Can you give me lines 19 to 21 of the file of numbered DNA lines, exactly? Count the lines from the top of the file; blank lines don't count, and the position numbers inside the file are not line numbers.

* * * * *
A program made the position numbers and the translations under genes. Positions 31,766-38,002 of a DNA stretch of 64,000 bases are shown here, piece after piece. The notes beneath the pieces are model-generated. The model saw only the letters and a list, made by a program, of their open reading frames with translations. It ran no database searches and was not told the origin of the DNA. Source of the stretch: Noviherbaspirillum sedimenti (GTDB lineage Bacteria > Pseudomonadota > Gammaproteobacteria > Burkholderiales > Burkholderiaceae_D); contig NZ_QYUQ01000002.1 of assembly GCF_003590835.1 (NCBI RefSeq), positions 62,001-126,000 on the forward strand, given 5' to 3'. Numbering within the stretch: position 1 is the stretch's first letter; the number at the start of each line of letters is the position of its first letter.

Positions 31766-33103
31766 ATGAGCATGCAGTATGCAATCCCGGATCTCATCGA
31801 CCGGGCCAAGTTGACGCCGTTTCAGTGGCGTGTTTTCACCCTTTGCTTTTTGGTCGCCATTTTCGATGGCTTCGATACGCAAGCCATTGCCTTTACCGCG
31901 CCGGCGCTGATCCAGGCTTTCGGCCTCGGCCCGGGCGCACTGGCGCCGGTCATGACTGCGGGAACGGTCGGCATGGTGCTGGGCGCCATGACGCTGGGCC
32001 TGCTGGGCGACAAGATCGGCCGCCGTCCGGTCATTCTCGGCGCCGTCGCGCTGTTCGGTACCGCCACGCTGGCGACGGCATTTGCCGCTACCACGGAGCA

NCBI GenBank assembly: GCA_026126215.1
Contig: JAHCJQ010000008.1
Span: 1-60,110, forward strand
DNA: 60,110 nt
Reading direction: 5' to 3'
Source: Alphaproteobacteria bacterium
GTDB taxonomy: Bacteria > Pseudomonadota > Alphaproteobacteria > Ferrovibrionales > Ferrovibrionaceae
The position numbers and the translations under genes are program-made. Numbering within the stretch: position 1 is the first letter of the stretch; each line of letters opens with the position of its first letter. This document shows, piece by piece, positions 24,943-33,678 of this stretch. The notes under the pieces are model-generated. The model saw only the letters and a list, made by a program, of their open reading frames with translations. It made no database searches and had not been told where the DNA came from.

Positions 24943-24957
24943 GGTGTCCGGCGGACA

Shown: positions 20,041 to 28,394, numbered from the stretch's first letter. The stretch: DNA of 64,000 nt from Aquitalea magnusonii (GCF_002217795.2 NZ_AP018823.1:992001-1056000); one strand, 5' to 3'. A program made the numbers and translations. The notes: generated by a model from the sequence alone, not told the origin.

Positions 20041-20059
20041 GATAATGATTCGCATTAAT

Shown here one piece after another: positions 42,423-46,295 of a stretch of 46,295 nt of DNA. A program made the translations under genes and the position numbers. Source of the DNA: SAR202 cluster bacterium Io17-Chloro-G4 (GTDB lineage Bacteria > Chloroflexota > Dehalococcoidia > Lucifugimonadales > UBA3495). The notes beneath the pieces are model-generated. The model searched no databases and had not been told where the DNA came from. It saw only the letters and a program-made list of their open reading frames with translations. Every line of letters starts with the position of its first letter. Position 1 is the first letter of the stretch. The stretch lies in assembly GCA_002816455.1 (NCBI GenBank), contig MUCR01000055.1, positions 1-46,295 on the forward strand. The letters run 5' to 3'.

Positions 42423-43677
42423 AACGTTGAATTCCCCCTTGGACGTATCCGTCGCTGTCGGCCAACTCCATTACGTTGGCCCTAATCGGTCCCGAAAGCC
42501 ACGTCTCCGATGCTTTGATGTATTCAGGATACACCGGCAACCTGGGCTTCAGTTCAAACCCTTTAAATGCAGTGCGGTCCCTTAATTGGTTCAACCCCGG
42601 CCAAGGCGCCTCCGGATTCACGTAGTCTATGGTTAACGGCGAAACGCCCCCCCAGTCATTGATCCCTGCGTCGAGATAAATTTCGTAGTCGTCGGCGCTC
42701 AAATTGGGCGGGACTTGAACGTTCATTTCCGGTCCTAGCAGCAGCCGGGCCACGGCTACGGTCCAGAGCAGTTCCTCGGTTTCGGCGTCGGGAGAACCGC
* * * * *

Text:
20041 GATAATGATTCGCATTAAT

Shown here one piece after another: positions 42,423-46,295 of a stretch of 46,295 nt of DNA. A program made the translations under genes and the position numbers. Source of the DNA: SAR202 cluster bacterium Io17-Chloro-G4 (GTDB lineage Bacteria > Chloroflexota > Dehalococcoidia > Lucifugimonadales > UBA3495). The notes beneath the pieces are model-generated. The model searched no databases and had not been told where the DNA came from. It saw only the letters and a program-made list of their open reading frames with translations. Every line of letters starts with the position of its first letter. Position 1 is the first letter of the stretch. The stretch lies in assembly GCA_002816455.1 (NCBI GenBank), contig MUCR01000055.1, positions 1-46,295 on the forward strand. The letters run 5' to 3'.

Positions 42423-43677